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Hurricane Warning Issued for V.I.

Sept. 14, 2004 – The weather will continue to go downhill on Tuesday evening as Tropical Storm Jeanne heads toward the Virgin Islands with winds of 60 mph with gusts to 70 mph.
"The worst weather will be in St. Croix," Brian Seeley, a meteorologist at the National Weather Service in San Juan, said Tuesday evening.
He said the storm is expected to pass 40 miles due south of St. Croix at 10 p.m., but tropical storm conditions will begin spreading over the island as early as 8 p.m. Seeley said St. Croix will feel winds that fall just below hurricane strength. A tropical storm becomes a hurricane when winds reach 74 mph.
Seely said he expects the winds to reach 40 to 50 mph at around 8 p.m. and 50 to 60 mph with gusts between 65 and 75 mph at midnight.
"That should be when the worst weather comes."
He predicted the winds will taper off to about 50 mph by 5 a.m. Wednesday.
St. Thomas and St. John will get lesser winds, but could see gusts that reach hurricane strength.
Rain will be an issue. Seeley expects St. Croix to get eight to 10 inches, with St. Thomas and St. John seeing about six inches of rain.
"Flooding could be a problem."
He said the seas will continue to build. Coastal surf watches and high surf advisories are posted.
The entire Virgin Islands went on a hurricane warning at the 5 p.m. update. The territory had been on a tropical storm warning.
Seeley warned that because the storm has wobbled throughout the day, residents should continue to monitor the storm in case it alters its course again. On Tuesday morning, forecasters thought it would track directly over St. Thomas.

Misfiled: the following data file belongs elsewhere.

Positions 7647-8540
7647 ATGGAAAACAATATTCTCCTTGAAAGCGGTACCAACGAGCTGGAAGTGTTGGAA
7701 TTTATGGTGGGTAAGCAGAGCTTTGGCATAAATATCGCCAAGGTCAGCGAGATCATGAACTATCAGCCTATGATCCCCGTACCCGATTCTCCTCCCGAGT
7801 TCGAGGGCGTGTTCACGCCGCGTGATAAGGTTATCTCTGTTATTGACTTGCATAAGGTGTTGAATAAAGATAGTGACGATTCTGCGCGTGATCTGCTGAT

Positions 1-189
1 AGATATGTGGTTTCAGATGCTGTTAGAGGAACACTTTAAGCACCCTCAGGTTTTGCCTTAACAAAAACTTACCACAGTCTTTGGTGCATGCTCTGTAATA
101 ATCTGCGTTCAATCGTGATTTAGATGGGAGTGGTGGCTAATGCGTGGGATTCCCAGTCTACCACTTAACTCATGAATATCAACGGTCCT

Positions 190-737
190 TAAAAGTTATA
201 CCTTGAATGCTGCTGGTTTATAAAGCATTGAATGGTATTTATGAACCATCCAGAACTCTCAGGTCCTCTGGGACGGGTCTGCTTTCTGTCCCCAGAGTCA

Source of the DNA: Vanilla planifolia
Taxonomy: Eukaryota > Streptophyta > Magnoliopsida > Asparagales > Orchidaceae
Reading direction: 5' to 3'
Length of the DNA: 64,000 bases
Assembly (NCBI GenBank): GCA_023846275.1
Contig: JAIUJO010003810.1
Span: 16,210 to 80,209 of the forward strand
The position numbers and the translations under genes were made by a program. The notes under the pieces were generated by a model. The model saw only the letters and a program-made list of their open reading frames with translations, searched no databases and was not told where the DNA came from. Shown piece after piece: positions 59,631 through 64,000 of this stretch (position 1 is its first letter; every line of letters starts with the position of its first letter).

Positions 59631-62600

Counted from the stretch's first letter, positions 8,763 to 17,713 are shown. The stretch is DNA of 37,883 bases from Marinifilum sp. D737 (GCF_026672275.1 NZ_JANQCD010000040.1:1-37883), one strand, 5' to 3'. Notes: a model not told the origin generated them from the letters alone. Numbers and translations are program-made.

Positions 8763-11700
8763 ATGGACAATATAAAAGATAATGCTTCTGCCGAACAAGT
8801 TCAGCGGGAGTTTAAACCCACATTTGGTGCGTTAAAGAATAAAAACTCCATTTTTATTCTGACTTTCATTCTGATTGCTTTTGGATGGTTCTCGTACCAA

As of 5 p.m. Tuesday, Tropical Storm Jeanne was centered at 16.8 degrees north latitude and 63.9 degrees west longitude. This puts it about 85 miles southeast of St. Croix.
Tropical storm force winds extend outward 40 miles from the center.
The barometric pressure stands at 998 millibars or 29.47 inches.
The storm was moving toward the west-northwest at 10 mph.
Tropical Depression 11 grew to tropical storm status late Tuesday morning. The islands began to experience intermittent rain and wind by mid-morning.
Harold Baker, state director at the V.I. Territorial Emergency Management Agency, urged residents to keep tabs on the weather in case it changes track.
"And gas up your cars, take care of your pets, get your medications in," he said.
As the work day ended, residents got ready to hunker down. However, there was no run on supplies at Home Depot on St. Thomas.
"Right now, I'm not seeing any," manager Tracy Neille said around 4 p.m. Tuesday.
Home Depot was ready with a huge pile of plywood stacked outside its exit door.
Sal Sanpere at Olympic Car Rental on St. Croix was taking the storm lightly.
"Fifty miles an hour. It's no big deal," he said, likening the wind speed to what happens when he opens the window in his car while he's driving.
However, he did say that he'll put the furniture around his pool in a safe place and slide glass pocket doors into their pockets to protect them.
As news of Tropical Storm Jeanne circulated throughout the day, person after person remarked that if this was all they'd have to endure for this hurricane season, they'd consider themselves lucky.
Hurricane season is a long way from over. It runs until Nov. 30.

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